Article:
Cluetrain changed my life

Yes, it really did. I totally agree to Hugh McLeod, who says:
I'll be blunt: I don't think anyone can really understand the internet until AFTER they've read The Cluetrain. Highly recommended.
He had a session with one of our clients in London and this are his notes.

For me, it was the Cluetrain Manifesto that helped me to understand how to play with this Internet, I used to use for information, email, distribution, even buying. It was brand eins, this brillant german business magazin, that had a long stroy about cluetrain and started a mailinglist to let its readers discuss what it means to them.

And believe it or not: This mailinglist was the accoucheuse to some of the best german blogs and to some of my friends and their blogs and even to this blog.

Until now it's just true that cluetrain helps you to understand what people love in the internet: talk, chat, advance their opinion and so on. It's a real conversation - and, as Hugh says, that's no metaphore. And because companies as entities have no "voice" to join this conversation (and that's the main reason I don't believe in this "one voice policy" thing anymore), they have to encourage their staff to become visible and to get a voice.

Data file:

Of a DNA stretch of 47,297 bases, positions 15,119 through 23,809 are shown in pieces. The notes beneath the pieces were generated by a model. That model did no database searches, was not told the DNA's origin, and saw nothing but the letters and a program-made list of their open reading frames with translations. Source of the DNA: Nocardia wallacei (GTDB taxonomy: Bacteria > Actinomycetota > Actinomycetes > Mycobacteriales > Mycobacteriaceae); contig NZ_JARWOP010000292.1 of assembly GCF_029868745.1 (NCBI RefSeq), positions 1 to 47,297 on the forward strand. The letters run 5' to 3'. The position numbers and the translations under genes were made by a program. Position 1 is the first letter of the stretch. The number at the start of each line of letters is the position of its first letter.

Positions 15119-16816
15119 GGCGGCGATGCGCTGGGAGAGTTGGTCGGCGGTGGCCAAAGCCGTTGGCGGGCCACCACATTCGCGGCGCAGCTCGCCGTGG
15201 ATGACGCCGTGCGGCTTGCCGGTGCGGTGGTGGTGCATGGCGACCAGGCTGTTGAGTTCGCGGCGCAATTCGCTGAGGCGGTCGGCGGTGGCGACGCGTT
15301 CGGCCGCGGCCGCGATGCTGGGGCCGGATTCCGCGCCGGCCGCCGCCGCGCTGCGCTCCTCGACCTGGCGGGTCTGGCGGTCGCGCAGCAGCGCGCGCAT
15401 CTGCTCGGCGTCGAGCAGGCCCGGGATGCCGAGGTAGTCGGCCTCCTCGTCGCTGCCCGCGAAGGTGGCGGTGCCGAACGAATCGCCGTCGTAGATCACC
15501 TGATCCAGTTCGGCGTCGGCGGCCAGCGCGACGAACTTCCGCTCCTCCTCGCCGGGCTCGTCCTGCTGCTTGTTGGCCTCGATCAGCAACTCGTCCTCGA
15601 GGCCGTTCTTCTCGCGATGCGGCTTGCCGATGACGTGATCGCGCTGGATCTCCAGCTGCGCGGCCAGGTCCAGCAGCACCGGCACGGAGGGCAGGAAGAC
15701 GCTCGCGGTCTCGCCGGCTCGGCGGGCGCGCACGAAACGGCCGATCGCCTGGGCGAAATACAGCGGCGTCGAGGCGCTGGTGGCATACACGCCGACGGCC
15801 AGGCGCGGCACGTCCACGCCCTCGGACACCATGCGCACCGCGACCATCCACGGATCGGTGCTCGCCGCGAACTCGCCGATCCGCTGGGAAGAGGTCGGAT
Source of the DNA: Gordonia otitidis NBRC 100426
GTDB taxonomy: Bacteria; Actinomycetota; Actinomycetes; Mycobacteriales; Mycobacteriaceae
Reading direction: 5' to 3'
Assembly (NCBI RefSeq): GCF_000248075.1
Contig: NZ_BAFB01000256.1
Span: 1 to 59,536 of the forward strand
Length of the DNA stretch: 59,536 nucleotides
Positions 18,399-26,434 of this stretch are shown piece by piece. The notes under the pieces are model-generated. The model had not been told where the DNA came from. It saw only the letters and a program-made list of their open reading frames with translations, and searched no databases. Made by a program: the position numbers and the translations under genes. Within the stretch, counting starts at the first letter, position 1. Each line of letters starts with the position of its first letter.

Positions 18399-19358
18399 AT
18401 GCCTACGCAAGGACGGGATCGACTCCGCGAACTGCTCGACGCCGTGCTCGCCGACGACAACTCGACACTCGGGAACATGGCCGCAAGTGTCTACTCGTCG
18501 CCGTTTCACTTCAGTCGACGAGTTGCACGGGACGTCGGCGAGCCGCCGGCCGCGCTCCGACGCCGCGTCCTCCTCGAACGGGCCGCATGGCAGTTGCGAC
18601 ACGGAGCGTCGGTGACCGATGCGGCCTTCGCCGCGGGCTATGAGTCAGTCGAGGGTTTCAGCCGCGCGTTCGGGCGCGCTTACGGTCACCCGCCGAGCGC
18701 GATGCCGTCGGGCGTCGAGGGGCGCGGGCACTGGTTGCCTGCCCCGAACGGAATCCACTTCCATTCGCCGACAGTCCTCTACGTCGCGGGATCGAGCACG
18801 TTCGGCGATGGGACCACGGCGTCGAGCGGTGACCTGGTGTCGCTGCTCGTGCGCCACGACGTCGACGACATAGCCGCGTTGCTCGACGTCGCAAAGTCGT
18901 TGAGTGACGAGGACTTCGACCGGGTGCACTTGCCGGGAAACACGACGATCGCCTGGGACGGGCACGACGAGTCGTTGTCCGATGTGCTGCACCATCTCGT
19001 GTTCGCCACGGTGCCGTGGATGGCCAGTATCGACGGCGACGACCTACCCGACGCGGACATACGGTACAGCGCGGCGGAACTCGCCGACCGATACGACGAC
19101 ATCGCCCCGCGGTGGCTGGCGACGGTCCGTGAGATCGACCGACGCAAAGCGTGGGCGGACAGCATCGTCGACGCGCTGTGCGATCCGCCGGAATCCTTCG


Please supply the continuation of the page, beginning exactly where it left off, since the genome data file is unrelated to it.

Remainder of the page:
Cluetrain is not a religion. Cluetrain is just a way to look at these things that a happening. And they ARE happening. Even if you try not to listen.

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3 Kommentare:

  1. Anonym21.3.07

    About two years ago I came out and started playing. A bunch of things happened since then. But I even didn't know the cluetrain manifesto until a few weeks ago.

    Reading it opened my eyes even wider. It told me things I had seen or done but I hadn't clearly understood.

    Nobody ever will force me back in a box again.

  2. Well, just an idea:

    If you had entered the net via Mailinglists, MUDs, BITNET-Relay, IRC and Usenet... the Manifesto would not have told you much that you did not know already: That the 'net connects people, and not computers and that it is all a big conversation.

    But too many started using the net by clicking colorful images ;) and therefore mistook it for some kinda global shopping mall on drugs.

    Bit then again this makes the manifesto even more valuable and in a way it has found its way through all the cracks into corporate thinking - in some places at least...

  3. OK, Oliver, you were one of the few long time net citizens in that brand eins mailinglist, remember? :-)

    My entering the space was BTX (really!!) in the 80s, and then filesharing. In the early 90s we built a chatroom for live chats for a radio show ("The show with God and Martin Weick" on delta radio, pretty cool)...


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